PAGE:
As the impacts of climate change accelerate, so does heat stress and ill health among NHS workers. Tom Pashby reports
The climate emergency is often illustrated with vulnerable people in the Global South experiencing heat stress due to poor or non-existent climate adaptation measures, such as access to suitable buildings and clean water. What has been less well studied is the impact of extreme heat on workers in the UK who are not typically seen as vulnerable.
Heat-stress-related illnesses experienced by workers in the so-called developed world are likely to increase because of climate breakdown, despite better access to cutting-edge technology and building design compared with those in the majority world.
The UK faces many obstacles in attempting to reduce the likelihood of workers experiencing heat stress. These include an ageing building stock, which was designed to keep heat in when the climate was cooler, infrastructure that was built at a time when the urban heat island effect was not fully understood, poor levels of education among the public about how to keep cool and hydrated, and a lack of coordination between government, developers and retrofitters.
Dr Maddy Wedge-Bull, a junior doctor from Brighton, says the NHS hospital where she works in Chichester “is always too hot”.
“Even in the winter, it’s way too hot, because we have the heating on all the time. At the moment [in summer] it is worse, because we have no way to regulate that heat and keep it cool. The buildings in the UK are just not designed for hot weather.”
Even newer buildings aren’t constructed to withstand heat, she adds. “The first one I worked in, around nine years ago, was built about 25 years ago, and that was like a greenhouse in summer.”
Addressing heat stress in workers in ageing buildings is not simply a matter of turning down the thermostat or commissioning more effective insulation. There are a whole series of unhelpful culturally embedded assumptions about the UK – for example, that it is temperate with few heatwaves, and that air conditioning is only needed in countries that are hotter than the UK. Such assumptions need to be overcome in order to provide conditions in the UK that are better for workers’ health.
Wedge-Bull says: “There are more reports of staff becoming exhausted and collapsing from the heat, but looking after yourself in the heat is not something that is really drilled into you at medical school.”
As things stand, action to reduce exposure to heat stress is piecemeal and takes more of a bottom-up approach, which some would argue is inadequate given the systemic nature of the climate emergency. Global average temperatures have risen 1.2°C since the Industrial Revolution, which has increased the intensity and frequency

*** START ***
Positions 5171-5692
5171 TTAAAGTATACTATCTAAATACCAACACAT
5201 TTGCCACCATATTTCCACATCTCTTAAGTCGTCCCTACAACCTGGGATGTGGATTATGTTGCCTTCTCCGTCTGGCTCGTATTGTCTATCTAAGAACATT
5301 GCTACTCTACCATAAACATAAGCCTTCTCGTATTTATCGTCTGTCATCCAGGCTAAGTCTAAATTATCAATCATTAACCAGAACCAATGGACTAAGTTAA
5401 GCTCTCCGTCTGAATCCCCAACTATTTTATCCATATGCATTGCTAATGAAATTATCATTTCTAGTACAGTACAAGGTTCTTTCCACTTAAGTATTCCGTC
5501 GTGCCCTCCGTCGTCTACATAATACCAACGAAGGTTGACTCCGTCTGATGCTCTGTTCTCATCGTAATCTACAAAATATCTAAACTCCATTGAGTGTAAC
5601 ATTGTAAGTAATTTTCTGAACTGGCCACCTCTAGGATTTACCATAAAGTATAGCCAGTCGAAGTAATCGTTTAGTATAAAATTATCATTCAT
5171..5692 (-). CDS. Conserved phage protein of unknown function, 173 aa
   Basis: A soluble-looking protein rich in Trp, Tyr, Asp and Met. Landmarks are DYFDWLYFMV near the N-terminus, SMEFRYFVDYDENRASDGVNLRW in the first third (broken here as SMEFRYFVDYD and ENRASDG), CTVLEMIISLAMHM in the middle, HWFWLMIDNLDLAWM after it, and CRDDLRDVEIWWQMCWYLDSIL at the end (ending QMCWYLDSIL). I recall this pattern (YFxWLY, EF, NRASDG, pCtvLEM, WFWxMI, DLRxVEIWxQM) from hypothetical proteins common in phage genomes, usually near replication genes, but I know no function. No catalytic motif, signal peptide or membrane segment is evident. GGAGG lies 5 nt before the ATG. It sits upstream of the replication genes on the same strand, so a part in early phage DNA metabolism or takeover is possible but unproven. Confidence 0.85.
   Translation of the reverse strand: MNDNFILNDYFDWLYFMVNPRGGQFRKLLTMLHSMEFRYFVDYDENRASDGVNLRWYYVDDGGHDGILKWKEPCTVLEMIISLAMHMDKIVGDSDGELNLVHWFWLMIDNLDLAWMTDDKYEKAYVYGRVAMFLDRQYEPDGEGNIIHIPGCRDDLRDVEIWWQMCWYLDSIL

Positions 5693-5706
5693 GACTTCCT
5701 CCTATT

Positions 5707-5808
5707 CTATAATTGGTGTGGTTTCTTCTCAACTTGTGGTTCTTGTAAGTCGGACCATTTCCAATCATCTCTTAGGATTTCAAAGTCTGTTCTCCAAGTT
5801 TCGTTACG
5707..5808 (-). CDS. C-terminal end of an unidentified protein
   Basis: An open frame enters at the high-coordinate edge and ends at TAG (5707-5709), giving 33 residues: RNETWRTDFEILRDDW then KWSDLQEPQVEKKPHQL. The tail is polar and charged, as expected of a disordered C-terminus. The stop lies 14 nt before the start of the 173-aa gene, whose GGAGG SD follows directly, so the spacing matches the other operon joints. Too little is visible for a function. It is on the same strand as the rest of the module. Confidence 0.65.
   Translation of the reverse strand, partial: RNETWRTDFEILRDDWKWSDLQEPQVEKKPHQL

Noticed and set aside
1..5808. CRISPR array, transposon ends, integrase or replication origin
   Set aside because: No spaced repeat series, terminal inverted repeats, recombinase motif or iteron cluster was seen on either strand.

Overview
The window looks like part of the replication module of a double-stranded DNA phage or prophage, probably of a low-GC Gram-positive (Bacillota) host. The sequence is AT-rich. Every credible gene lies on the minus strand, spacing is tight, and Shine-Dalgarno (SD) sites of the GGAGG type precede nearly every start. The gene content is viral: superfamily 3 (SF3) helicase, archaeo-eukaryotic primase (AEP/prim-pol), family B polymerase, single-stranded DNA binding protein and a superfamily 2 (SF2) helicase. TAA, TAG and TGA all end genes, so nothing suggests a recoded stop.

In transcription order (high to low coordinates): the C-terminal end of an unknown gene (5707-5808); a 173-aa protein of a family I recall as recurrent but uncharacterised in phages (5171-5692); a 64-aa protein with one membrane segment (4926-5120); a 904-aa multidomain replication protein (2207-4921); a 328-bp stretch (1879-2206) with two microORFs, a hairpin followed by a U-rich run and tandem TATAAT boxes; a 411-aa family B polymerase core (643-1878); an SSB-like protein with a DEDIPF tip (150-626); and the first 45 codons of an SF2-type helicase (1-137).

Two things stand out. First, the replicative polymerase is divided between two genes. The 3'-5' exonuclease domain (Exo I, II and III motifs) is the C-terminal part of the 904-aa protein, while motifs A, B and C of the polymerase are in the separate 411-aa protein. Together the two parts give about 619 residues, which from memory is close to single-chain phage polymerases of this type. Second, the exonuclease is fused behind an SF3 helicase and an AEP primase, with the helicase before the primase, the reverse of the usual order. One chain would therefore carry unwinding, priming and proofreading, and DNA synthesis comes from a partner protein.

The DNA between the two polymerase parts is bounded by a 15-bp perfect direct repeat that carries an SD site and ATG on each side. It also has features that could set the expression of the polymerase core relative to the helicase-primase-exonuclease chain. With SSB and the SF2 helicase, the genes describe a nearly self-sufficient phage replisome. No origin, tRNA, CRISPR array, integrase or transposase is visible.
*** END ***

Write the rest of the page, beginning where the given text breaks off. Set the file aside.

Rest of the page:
of heatwaves in the UK.
With the government focused on decarbonisation as its key response to the climate emergency, the market is reacting to the need to adapt our buildings.
While many people in the UK do work in exposed environments, such as construction and agriculture, others are employed in the services sector, which relies heavily on older buildings for offices.
Rebecca Armstrong, managing director at retrofitting company Making Energy Greener, says: “We’re really interested in looking at a building in its current state, rather than dismantling the whole building, with all the carbon that removing that building and replacing it with a new one would entail. It’s where you remove some of the existing structure and refit it using modern installation techniques. But it’s a huge task.”
Armstrong says bringing old buildings in line with modern energy efficiency, ventilation and cooling standards can be difficult because of the materials used in the original build. This is further complicated if a building is ‘listed’.
Firms such as Making Energy Greener are only able to retrofit a relatively small number of buildings, and yet most of the UK’s housing stock needs to be assessed and potentially brought up to date.
A need for speed
To retrofit at the scale and speed required, there may need to be a shift in the attitude of policymakers, an increase in the capacity of businesses providing retrofit services to respond, and the resources of government, to rise to the challenge of heat stress experienced by workers in buildings.
It is unclear whether there is enough awareness about the lack of action on preventing heat-stress-related health issues in the UK. A best-case scenario is that tackling heat stress in workers is a ‘known unknown’ for decision-makers and will be dealt with soon.
The worst-case scenario is that it remains a niche issue with too little attention given to retrofitting buildings and informing workers about how to look after themselves.
With the UK expecting a rise in hotter and longer heatwaves, it is critical to resolve the situation.
Tom Pashby, AIEMA, is a digital journalist at IEMA
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